GETTING THE MESSAGE/Paul speaks to misery of darkness
In Acts 22:1-23, Paul is at the temple in Jerusalem, and he has almost been beaten to death by the Jewish crowd. Nevertheless, he has been given permission to speak to them by the Roman tribune who rescued him from death. This passage gives us Paul’s speech and the Jewish reaction to it.
He begins speaking of his Jewish legacy as an argument against the accusations of apostasy from the law, the temple, and the Jewish people. Paul grew up in Jerusalem and studied under the most eminent Pharisee teacher, Gamaliel. He was zealous for the law and persecuted Christians (verses 1-5). In other words Paul was saying to the Jews, “I was as against Jesus as any of you.”
In verses 6-11, Paul recalls some 20 years when he traveled toward Damascus seeking to persecute Christians. A great light suddenly appeared, and a voice asked Paul, “Why are you persecuting me?” It was Jesus of Nazareth, and Paul was instantly humbled. Paul says he was blinded by the light and was sent to Damascus to a man named Ananias, who restored his sight.
In Damascus, Ananias told Paul, “The God of our fathers appointed you to know his will, to see the Righteous One and to hear a voice from his mouth; for you will be a witness for him to everyone of what you have seen and heard.”
The “God of our fathers” means the God of Abraham, the same God the Jews claimed. The “Righteous One” is the promised Messiah or Christ, which is Jesus of Nazareth. The Jews thought him dead and accursed because he hung on the cross, but God calls him righteous. He also is not dead but alive, and he is the God of Abraham! And Paul, his former persecutor, has been appointed as another apostle to testify about him to everyone: meaning both Jew and Gentile. Amazing grace! Paul concludes his speech with his return to Jerusalem after his conversion. As he was praying in the temple, the Lord directed him to leave Jerusalem because the Jews would not listen to him (verse 18). Paul appeals to the Lord, but the Lord tells him to go far away to the Gentiles (verse 21). When the Jewish audience hears this there is an outburst of rage and calls for Paul’s death (verse 22).
In John 3 Jesus said, “Light has come into the world, and people loved the darkness.” The Jews’ reaction to Paul’s speech exhibits the misery of darkness. The Jews are in such darkness they hate the promised Messiah of the Old Testament, whom Abraham loved (John 8:56).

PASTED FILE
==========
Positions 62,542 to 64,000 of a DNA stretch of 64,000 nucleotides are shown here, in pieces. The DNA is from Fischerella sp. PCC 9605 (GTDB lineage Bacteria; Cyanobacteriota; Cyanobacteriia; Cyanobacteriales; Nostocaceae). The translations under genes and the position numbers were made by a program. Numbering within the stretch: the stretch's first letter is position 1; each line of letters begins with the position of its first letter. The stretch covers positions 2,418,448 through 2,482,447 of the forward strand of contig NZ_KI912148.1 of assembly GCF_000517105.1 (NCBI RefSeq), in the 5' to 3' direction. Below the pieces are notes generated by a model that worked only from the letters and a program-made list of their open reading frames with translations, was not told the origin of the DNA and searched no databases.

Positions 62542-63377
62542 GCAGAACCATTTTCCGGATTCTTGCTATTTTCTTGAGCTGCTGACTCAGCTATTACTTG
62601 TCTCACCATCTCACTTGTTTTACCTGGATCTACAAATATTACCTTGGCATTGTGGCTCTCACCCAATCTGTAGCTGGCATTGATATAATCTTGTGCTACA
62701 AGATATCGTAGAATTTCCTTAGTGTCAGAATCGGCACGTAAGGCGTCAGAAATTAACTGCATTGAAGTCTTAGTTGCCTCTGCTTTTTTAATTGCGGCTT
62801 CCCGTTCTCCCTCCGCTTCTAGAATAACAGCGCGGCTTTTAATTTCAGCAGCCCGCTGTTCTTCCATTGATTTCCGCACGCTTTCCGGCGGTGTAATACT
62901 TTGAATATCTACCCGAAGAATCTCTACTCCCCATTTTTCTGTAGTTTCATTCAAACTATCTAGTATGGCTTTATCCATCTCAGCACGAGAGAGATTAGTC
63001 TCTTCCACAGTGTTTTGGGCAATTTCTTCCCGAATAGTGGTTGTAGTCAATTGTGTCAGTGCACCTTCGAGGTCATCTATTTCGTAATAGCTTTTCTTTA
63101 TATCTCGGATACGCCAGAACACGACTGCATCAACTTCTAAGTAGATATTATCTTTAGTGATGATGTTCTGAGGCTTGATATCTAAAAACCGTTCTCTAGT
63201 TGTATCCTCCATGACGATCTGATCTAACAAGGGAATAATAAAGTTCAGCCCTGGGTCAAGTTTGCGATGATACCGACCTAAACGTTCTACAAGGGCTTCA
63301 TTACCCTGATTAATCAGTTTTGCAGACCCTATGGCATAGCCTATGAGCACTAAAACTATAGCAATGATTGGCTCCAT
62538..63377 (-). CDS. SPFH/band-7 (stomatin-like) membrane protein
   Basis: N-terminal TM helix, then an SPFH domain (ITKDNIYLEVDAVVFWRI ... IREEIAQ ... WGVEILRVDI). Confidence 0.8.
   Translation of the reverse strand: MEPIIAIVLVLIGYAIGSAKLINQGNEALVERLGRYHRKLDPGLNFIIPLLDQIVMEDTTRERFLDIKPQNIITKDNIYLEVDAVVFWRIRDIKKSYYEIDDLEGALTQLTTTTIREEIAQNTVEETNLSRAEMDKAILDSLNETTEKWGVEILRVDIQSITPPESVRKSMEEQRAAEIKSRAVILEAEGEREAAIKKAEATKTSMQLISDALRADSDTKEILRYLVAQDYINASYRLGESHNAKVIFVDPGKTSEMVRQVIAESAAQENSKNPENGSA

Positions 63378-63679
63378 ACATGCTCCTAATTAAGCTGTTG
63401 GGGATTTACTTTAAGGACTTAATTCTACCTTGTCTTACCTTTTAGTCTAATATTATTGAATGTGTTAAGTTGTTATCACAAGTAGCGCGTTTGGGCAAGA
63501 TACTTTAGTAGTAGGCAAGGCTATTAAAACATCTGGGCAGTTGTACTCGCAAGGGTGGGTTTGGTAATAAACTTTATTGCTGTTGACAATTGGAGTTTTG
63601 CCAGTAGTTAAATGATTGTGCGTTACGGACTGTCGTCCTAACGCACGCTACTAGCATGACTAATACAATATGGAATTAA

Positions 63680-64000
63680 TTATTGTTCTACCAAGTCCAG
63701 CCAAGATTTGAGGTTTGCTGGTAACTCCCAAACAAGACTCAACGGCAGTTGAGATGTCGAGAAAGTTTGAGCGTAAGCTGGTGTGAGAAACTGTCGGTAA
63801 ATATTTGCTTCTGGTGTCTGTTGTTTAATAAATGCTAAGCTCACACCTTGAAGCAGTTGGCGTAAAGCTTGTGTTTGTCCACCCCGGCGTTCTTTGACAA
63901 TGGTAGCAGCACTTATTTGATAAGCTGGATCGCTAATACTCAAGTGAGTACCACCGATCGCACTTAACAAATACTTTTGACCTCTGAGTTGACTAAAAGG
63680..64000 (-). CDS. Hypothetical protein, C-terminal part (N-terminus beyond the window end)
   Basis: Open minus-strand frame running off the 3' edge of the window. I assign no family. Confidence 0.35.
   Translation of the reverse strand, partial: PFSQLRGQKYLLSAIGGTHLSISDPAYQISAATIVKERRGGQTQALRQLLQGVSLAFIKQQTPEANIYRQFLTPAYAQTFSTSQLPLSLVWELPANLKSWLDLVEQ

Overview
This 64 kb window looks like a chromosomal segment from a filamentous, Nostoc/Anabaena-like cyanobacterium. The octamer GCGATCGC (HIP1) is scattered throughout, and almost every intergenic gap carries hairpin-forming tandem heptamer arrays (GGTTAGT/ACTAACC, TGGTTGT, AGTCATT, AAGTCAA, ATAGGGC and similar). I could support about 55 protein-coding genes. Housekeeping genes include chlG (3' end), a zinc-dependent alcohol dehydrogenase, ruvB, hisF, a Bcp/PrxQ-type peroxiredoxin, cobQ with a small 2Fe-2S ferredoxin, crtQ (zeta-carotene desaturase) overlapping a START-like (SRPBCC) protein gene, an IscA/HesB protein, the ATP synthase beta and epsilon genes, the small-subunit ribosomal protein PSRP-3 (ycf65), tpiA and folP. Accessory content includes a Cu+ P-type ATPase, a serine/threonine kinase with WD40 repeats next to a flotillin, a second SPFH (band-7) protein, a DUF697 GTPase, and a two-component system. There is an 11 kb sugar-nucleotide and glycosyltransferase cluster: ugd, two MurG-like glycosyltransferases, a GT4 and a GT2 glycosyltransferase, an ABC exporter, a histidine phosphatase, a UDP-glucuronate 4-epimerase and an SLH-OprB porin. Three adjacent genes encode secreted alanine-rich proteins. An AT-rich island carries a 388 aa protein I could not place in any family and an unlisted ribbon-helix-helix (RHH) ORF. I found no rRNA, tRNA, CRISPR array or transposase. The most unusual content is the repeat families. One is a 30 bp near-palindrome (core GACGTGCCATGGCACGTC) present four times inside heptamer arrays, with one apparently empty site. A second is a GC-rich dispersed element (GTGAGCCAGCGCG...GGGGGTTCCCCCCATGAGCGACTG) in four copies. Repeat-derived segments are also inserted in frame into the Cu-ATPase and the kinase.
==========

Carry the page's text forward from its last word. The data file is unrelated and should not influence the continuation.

The Jews Paul spoke to in Jerusalem had heard the gospel and knew many Jews had believed in him. They had heard the stories of the miracles of Jesus of Nazareth, and that he was the one Moses and the prophets wrote of. They had heard that only he, not their own works of the law, could deliver them from their sins. They had been told of his resurrection. Nevertheless they refused him.
Charles Hodge wrote, “The greatest conviction a man can have is conviction of his own sin.” The Jews hated Christ because he testified their deeds were sinful. Until a man is convinced of his sin and that he is worthy of nothing but the judgment of God, he will not see the blessedness of the salvation that is offered in Christ. Many today have heard of him often and yet refuse him.
On the other hand, it is a blessed thing to enter into the light of God. And Christ is that light. In him there is no darkness. Light is the emblem of holiness, and Christ is the Righteous One. He makes all his people holy before God, pure and cleansed from their sin. Instead of malice and rage toward Christ, they have love and joy in their relationship with God. There is life in being humbled by the Lord.
We should remember that there is a demonic power at work in those who hear the gospel but do not come to Christ. Paul says in 2 Corinthians 4, “If our gospel is veiled, it is veiled to those who are perishing. In their case, the god of this world (the devil) has blinded the minds of unbelievers to keep them from seeing the light of the glory of Christ, who is the image of God.”
Christ delivers men from such darkness. Seeing the stubbornness of the Jews should make us ask questions. Will you love sin more than grace, and darkness more than light? Will you shut your eyes to Christ but open them to the pleasures of sin? Will you run the hazard of death in the Day of Judgment? What can a man give in exchange for his soul? Therefore, make sure of Christ.
The Rev. Chris Shelton is pastor of Union’s First Presbyterian Church.